Yet one of the big reasons for leaving the university-and-work-life behind in New Zealand for this way of life was this: I’d been living too much in my head, a lot in my heart, but not enough in my hands. I had a university degree in ecology and environmental economics but didn’t know how to grow tomatoes. I wanted to be outside, in the sunshine, building things, making things. I wanted to learn how to build an earth-house with my bare hands – so father could never again say, “Get a job to be able to buy a house,” since I’d be able to make one, much more ecologically and economically – and I wanted to learn how to do everything related to permaculture: putting solar panels on the roof, shaping swales, building composting toilets, harvesting and preserving organically grown food, learning how to set up a food forest. I wanted to complete the circle of knowing-being-feeling with doing.
There’s a huge general stigma around manual labour in the developed – and even developing – world. But this guy doing dirty jobs around the world really awakened something in me when I watched the TED Talk. Indeed, it seems deeply saddening to me that humans are so out of sync with the seasons, the earth and the cycles of life that we are becoming more and more inept at doing anything with our own hands and rely more and more on machinery for this. Of course, like the magic washing machine, it frees up a good deal of time for education and ‘high’-skilled jobs (read: staring at a computer screen all day), but it also means we lose touch with the sensory, the physical, the tangible, the natural, the wild, the sacred, the earth-bound and dirt-ridden. And that further feeds a self-perpetuating cycle of separation from and destruction of nature.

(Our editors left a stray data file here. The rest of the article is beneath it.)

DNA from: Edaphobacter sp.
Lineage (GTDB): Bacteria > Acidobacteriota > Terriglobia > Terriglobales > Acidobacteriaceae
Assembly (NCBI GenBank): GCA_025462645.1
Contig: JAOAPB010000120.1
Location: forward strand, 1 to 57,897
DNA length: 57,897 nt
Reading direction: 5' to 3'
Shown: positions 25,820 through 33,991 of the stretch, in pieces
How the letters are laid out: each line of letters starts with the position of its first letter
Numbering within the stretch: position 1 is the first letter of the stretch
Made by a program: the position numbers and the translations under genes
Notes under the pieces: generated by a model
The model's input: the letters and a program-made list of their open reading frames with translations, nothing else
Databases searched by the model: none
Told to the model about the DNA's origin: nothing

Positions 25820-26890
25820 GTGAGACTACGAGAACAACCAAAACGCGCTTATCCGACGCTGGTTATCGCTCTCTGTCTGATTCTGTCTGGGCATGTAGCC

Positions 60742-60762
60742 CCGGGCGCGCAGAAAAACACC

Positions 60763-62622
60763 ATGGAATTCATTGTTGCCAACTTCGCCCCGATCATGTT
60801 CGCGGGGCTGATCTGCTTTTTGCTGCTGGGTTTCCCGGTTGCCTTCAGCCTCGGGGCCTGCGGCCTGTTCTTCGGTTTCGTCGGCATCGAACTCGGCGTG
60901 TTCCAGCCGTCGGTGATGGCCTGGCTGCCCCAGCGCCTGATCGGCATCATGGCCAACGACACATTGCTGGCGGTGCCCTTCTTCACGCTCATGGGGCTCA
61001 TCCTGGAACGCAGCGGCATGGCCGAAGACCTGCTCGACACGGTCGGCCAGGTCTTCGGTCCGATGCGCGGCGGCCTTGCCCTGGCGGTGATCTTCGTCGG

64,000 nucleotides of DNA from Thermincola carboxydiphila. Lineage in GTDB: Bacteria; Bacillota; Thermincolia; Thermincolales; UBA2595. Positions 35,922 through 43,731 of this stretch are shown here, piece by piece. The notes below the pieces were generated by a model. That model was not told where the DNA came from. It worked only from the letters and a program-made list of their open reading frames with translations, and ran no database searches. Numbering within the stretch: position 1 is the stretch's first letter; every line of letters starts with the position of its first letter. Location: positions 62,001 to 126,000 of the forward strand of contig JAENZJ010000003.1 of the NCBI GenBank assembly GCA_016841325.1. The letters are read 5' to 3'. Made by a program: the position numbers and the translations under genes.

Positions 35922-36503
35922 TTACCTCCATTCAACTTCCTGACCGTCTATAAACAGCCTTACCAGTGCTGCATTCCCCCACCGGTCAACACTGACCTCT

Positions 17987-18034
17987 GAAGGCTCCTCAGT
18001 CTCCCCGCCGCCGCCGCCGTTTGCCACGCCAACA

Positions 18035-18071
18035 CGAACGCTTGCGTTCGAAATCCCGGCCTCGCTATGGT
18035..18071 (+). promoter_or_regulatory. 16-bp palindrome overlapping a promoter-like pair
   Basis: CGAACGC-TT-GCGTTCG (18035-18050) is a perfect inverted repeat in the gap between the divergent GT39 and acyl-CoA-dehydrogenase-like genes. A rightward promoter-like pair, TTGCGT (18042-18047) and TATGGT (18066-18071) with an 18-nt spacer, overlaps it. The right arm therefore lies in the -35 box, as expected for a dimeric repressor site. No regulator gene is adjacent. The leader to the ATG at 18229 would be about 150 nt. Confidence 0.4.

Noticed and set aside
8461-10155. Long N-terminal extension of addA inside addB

And anyway – I now find myself so happy even though I’m just brooming oodles of dust from a stone hut to paint it with linseed oil, doing the dishes, watering fifty odd trees in a garden, digging up weeds, tilling soil – simple things. But in some deep sense, my parents have this hang-up of ‘Oh, you’ve been recognized by the Queen for your volunteering and won highest awards for university; these jobs are ‘beneath’ you.’ But I like doing them. I like helping people in little ways. I like the joy it brings to their faces. I like getting my hands dirty and learning new practical skills – things I learn in front of a computer don’t really compare. I like the feeling of being able to step back after a day’s hard work to admire the garden I’ve just finished clipping herbs from, or the mountain of figs I’ve just finished prepping for jam for the farmer’s market on Saturday. I like the meditativeness of these things, how time slows right down and how I can just think. Or not think. And I find the farmer folk I’ve come across are so deeply, deeply intelligent – they’re quick-witted and wrestle daily with some of the most complex-systems in the world. They’re wise. I’ve talked to truck drivers for ten hours without stopping about global challenges and spirituality and been blown away by the depth of the conversations I’ve had. And – contrary to popular belief – many of them even enjoy their jobs, relish the space and silence it gives them to just be, connect, think, feel.